Oxidatively Modified Low Density Lipoproteins: A Potential Role in Recruitment and Retention of Monocyte/Macrophages during Atherogenesis
Previous studies in this laboratory established that low density lipoprotein (LDL) incubated with cultured endothelial cells, smooth muscle cells, or macrophages undergoes a free radical-catalyzed oxidative modification that generates lipid peroxides and extensive structural changes in the LDL molecule. The oxidatively modified LDL strongly inhibited chemotactic responses of the mouse resident peritoneal macrophage. The present studies show that this oxidized LDL does not inhibit the motility of mouse monocytes and actually exhibits a chemotactic activity for human monocytes; the chemotactic activity of the oxidized LDL resides in the lipid fraction. These findings allow us to propose a pathogenetic sequence by which elevated plasma LDL levels, followed by oxidative modification in the arterial wall, could sufficiently account for the generation of the lipid-laden foam cells and the initiation of the fatty streak, the earliest well-defined lesion in atherogenesis.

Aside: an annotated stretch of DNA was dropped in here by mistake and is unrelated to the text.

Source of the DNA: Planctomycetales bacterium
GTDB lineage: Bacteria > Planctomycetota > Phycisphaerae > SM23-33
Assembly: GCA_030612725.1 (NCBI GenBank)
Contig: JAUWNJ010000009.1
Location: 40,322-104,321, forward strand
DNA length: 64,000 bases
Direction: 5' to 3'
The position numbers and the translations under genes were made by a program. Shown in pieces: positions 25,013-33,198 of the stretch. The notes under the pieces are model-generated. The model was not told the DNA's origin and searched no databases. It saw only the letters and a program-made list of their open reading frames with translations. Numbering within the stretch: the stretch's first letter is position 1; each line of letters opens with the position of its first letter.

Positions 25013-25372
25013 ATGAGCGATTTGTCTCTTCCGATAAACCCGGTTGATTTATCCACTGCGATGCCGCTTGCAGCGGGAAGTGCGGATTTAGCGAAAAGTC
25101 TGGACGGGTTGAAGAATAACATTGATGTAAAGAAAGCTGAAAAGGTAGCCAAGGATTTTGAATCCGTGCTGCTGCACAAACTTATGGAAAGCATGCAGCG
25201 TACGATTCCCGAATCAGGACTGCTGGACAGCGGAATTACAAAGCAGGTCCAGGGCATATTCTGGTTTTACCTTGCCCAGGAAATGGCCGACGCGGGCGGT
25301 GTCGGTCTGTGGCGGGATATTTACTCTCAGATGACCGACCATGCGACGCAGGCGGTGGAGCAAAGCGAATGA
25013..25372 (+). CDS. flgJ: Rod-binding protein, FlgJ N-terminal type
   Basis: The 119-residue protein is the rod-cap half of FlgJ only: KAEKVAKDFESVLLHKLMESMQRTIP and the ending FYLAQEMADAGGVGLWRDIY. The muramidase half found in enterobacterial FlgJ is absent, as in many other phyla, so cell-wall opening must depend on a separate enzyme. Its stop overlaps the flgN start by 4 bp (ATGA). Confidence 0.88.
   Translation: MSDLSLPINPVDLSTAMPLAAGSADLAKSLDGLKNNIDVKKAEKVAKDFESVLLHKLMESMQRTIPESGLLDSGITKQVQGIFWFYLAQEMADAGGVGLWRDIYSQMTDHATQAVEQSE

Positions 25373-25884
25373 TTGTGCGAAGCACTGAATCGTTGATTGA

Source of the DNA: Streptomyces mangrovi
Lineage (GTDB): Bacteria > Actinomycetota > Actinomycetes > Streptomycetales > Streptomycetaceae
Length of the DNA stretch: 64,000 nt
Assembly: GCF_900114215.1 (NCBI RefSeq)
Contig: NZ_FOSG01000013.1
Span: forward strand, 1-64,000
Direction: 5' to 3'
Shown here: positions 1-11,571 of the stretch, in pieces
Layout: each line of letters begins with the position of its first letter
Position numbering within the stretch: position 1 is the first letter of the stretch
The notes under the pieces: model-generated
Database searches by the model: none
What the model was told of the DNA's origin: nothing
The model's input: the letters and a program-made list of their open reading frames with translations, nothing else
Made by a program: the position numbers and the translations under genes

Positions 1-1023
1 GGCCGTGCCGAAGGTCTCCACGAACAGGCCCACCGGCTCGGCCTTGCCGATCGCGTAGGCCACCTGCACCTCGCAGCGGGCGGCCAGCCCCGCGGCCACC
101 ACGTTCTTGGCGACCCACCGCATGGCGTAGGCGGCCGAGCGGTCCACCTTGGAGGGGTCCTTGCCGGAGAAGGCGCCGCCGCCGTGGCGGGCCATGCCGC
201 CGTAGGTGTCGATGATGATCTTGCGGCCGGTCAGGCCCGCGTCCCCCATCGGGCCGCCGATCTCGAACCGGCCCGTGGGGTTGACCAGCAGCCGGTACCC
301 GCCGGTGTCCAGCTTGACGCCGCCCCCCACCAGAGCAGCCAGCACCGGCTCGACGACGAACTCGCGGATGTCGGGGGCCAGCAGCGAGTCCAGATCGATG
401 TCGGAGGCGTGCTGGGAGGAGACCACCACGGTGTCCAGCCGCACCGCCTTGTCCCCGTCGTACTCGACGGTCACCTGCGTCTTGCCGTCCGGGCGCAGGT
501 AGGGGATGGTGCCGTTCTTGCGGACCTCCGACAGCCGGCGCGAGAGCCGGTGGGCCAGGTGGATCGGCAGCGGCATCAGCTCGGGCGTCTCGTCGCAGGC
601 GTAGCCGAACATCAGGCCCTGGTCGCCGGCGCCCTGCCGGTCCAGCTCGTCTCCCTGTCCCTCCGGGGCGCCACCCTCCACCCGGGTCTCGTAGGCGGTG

Proceedings of the National Academy of Science
- Pub Date:
- May 1987